Primary congenital glaucoma (PCG) is one of the most devastating forms of glaucoma because it causes blindness in young children. Most cases of PCG are caused by mutations in the gene encoding a cytochrome p450 protein called CYP1B1, but not all individuals with such mutations develop glaucoma. Studying mice deficient in CYP1B1, which display many of the ocular abnormalities seen in human congenital glaucoma, Libby et al. (p. 1578; see the Perspective by Alward) show that the presence of tyrosinase gene (Tyr) reduced the severity of the disease phenotype in two different mouse models of glaucoma, as did administration of the tyrosinase product L-dopa to mice doubly deficient in CYP1B1 and Tyr.

  12. Traveling on Our Stomachs

    Stomach ulcers and cancer in human beings are commonly caused by the bacterium Helicobacter pylori, which has a long evolutionary history with human beings. By taking a population genetic (rather than a phylogenetic) approach, Falush et al. (p. 1582; see the Perspective by Spratt) have identified specific bacterial populations and assigned particular isolates to each bacterial population. The populations of H. pylori have characteristic geographical distributions. A reconstruction of the ancestral state of these populations allows the current distribution of the bacterial isolates to be mapped onto historical migrations of human beings around the world.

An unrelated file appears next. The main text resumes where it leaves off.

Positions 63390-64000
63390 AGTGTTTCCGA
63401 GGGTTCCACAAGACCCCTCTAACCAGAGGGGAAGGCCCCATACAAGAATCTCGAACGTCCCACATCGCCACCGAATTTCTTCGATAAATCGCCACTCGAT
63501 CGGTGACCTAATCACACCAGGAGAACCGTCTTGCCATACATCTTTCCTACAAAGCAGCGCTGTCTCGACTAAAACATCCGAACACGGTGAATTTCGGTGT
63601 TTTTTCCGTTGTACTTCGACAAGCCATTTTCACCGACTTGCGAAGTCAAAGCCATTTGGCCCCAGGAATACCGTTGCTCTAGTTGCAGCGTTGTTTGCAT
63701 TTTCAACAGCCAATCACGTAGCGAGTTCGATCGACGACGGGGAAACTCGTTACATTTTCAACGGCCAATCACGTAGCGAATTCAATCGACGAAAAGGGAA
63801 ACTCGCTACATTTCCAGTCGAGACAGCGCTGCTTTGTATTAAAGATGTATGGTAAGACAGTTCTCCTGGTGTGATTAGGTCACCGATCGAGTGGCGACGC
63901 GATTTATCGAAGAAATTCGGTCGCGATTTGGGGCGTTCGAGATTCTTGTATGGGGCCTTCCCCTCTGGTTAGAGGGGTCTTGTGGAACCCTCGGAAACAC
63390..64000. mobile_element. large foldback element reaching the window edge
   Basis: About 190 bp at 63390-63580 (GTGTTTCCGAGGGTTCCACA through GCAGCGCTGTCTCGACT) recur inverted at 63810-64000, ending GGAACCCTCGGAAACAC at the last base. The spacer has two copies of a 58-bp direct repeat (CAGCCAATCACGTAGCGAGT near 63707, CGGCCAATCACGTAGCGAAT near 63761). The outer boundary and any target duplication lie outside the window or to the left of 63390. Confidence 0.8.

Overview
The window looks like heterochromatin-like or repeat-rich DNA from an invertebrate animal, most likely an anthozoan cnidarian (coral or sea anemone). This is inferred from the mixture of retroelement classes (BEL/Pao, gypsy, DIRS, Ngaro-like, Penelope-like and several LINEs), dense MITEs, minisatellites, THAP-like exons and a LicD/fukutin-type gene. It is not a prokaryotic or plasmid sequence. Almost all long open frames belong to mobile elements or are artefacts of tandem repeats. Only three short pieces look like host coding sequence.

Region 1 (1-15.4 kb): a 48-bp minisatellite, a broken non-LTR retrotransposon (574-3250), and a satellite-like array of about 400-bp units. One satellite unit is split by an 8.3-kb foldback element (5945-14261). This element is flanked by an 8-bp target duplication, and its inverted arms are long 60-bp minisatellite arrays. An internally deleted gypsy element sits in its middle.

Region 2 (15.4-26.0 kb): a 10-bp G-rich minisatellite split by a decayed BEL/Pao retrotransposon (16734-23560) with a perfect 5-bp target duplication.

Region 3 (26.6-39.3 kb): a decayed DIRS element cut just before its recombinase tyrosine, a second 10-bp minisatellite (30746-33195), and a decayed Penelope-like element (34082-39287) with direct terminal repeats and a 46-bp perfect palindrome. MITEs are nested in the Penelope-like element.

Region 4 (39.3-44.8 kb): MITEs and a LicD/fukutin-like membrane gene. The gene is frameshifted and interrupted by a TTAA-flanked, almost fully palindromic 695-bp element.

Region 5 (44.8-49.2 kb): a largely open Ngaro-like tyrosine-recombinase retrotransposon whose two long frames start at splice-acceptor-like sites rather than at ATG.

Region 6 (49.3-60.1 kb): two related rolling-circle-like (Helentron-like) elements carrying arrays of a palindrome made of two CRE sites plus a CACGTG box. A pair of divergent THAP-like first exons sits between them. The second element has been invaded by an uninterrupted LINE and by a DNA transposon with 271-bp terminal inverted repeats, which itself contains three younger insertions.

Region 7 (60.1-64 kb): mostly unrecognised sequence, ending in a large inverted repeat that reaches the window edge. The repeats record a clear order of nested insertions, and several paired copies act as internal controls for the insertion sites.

13. Guided by Experience

    Synapses, the contacts between neurons, work more efficiently after being stimulated simultaneously by two inputs, a phenomenon thought to underlie certain types of learning. In tissue culture slices, this enhanced efficiency results from increased trafficking of one type of glutamate receptor, the AMPA receptors (AMPA-Rs), into synapses. To test if this same mechanism operates in animals receiving environmental inputs, Takahashi et al. (p. 1585) injected recombinant AMPA-Rs to neurons in the rat barrel cortex with a Sindbus virus vector. They compared normal synapses in the barrel cortex at postnatal day 15, just after a period of rapid experience-dependent growth with synapses corresponding to an area on the animal's face where the whiskers had been. The synapses subject to sensory experience through intact whiskers showed increased trafficking of AMPA-Rs, while synapses deprived of whisker input did not.

  14. Dynamically Different

    The traditional way to understanding chemical reactions is to find a pathway, in terms of changing bond distances and angles, that hugs the minimum in the potential energy of the system. Recent work has suggested, however, that at realistic temperatures, vibrational and kinetic energy can play a large enough role that this intrinsic reaction coordinate is not actually followed. Ammal et al. (p. 1555) performed molecular dynamics simulations of an internal rearrangement of protonated pinacolyl alcohol, which eliminates water. The trajectories did not follow the local minimum pathway that produces the tertiary cation directly (a concerted reaction), but instead created the secondary cation before rearranging to produce the tertiary product. The propensity for methyl group migration changes introduced the dynamical effects; an analogous reaction in which a bulkier oxymethyl group would have to migrate followed the expected concerted pathway.